Lineage (Book Two of the Technomage Archive) by B.J. Keeton. Book review

Lineage by B.J. Keeton (Book Two of the Technomage Archive), self-published in 2013, £1.99 in ebook formats, £9.01 in paperback, £14.69 in audiobook,

Reviewed by Alex S. Bradshaw

The events of Lineage build quickly on the events from the first book. Our hero, Ceril Bain, has woken from the coma he fell into following the climactic battle of Birthright but has no time to recover as Ennd’s Academy is under attack and he must flee to safety. We also get quite a few chapters from the perspective of Damien Vennar which gives us an excellent insight into his character.

The pace felt a quite a bit faster than the first book which was a welcome change and I think largely due to the comparative lack of exposition, although there was still some. The chapters from Damien Vennar’s perspective definitely helped to keep the pace quick; the author did very well in ensuring that those chapters were full of energy and full of tension.

For Ceril’s chapters they moved forward at a decent pace, although not with quite as much energy as the Vennar chapters. During the first half of the book most of the conversations between the team seemed to be saturated with witticisms. Although I’m not averse to a flippant comment here and there at times it felt a bit much as though the characters couldn’t joking around unless one of them had to explain something to the others.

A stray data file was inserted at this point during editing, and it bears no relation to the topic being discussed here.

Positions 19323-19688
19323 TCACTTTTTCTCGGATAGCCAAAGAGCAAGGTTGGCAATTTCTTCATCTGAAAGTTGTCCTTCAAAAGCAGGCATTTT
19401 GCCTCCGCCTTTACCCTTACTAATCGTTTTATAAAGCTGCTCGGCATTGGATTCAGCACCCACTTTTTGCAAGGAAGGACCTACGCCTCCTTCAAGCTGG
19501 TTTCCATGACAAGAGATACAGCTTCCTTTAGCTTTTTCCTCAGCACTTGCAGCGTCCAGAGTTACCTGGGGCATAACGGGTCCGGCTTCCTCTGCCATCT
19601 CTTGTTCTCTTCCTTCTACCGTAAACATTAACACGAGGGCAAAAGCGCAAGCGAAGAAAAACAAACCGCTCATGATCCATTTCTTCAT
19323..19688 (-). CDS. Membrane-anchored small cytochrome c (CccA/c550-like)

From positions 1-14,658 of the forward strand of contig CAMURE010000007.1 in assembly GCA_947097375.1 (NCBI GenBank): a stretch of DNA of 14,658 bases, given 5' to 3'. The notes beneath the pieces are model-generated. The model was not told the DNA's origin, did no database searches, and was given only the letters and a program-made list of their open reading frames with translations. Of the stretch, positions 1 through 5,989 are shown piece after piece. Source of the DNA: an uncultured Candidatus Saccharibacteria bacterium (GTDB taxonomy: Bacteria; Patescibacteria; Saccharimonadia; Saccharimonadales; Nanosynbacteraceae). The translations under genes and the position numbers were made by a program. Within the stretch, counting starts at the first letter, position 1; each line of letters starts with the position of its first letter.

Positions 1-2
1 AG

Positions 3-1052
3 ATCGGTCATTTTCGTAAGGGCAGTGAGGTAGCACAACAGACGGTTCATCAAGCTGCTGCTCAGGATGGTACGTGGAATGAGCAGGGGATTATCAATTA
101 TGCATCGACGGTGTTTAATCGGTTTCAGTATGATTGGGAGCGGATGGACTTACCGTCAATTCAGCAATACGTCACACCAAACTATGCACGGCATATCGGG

Keeton nicely developed the themes from the first book and more thoroughly investigated the effects of what different people would do with power. The book took an interesting turn at the end and, upon reading the blurb for the final book, I’m very intrigued to see how it develops. But after I read the blurb for the final book I did wonder, given that it ends fairly abruptly, if Keeton could have given the reader more of a hint of what was to come to give the reader a hook without having to look at the next book.

As before, Keeton plays with the idea of technology so powerful that it stretches beyond the borders into the realms of magic. In this book he explores more deeply what the nanites can do which was fascinating and at times distracting. For the most part it was engaging reading about what the author did with nano-bots that can control things down to the molecular level but there were occasions that had me frowning when the characters managed to achieve things with the nanites with only a loose grip on how they could do it.

Keeton continues to build his books on strong ideas but this time the pace was much faster.  The prose maintained the standard the author set in the first and was smooth throughout the book. Where the first book almost felt like a Stargate episode whereas Lineage felt more like Star Wars with a narrower focus on characters and an epic crescendo and fight scene at the end. Overall I felt it was a better read than the first one, so if you enjoyed the first and were wondering whether to pick this up: I say you should.